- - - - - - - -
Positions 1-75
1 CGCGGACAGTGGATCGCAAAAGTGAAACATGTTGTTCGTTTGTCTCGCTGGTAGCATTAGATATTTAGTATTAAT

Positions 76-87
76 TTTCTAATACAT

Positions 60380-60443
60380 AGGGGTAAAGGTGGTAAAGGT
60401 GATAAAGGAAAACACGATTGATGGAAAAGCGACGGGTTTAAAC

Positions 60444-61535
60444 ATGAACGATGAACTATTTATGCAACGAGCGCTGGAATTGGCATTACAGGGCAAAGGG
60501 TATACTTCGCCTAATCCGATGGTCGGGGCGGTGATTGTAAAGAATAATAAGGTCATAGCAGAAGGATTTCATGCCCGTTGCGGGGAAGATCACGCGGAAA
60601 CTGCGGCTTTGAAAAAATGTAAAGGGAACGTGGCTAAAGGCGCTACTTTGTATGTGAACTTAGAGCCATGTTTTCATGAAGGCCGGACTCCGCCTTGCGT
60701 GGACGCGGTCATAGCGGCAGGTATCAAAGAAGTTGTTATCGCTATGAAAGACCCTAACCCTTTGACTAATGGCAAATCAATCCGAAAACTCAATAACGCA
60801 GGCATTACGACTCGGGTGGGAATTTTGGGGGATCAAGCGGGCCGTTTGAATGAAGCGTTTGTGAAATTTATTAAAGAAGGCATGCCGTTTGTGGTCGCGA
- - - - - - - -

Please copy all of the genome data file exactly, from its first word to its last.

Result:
Positions 1-75
1 CGCGGACAGTGGATCGCAAAAGTGAAACATGTTGTTCGTTTGTCTCGCTGGTAGCATTAGATATTTAGTATTAAT

Positions 76-87
76 TTTCTAATACAT

Positions 60380-60443
60380 AGGGGTAAAGGTGGTAAAGGT
60401 GATAAAGGAAAACACGATTGATGGAAAAGCGACGGGTTTAAAC

Positions 60444-61535
60444 ATGAACGATGAACTATTTATGCAACGAGCGCTGGAATTGGCATTACAGGGCAAAGGG
60501 TATACTTCGCCTAATCCGATGGTCGGGGCGGTGATTGTAAAGAATAATAAGGTCATAGCAGAAGGATTTCATGCCCGTTGCGGGGAAGATCACGCGGAAA
60601 CTGCGGCTTTGAAAAAATGTAAAGGGAACGTGGCTAAAGGCGCTACTTTGTATGTGAACTTAGAGCCATGTTTTCATGAAGGCCGGACTCCGCCTTGCGT
60701 GGACGCGGTCATAGCGGCAGGTATCAAAGAAGTTGTTATCGCTATGAAAGACCCTAACCCTTTGACTAATGGCAAATCAATCCGAAAACTCAATAACGCA
60801 GGCATTACGACTCGGGTGGGAATTTTGGGGGATCAAGCGGGCCGTTTGAATGAAGCGTTTGTGAAATTTATTAAAGAAGGCATGCCGTTTGTGGTCGCGA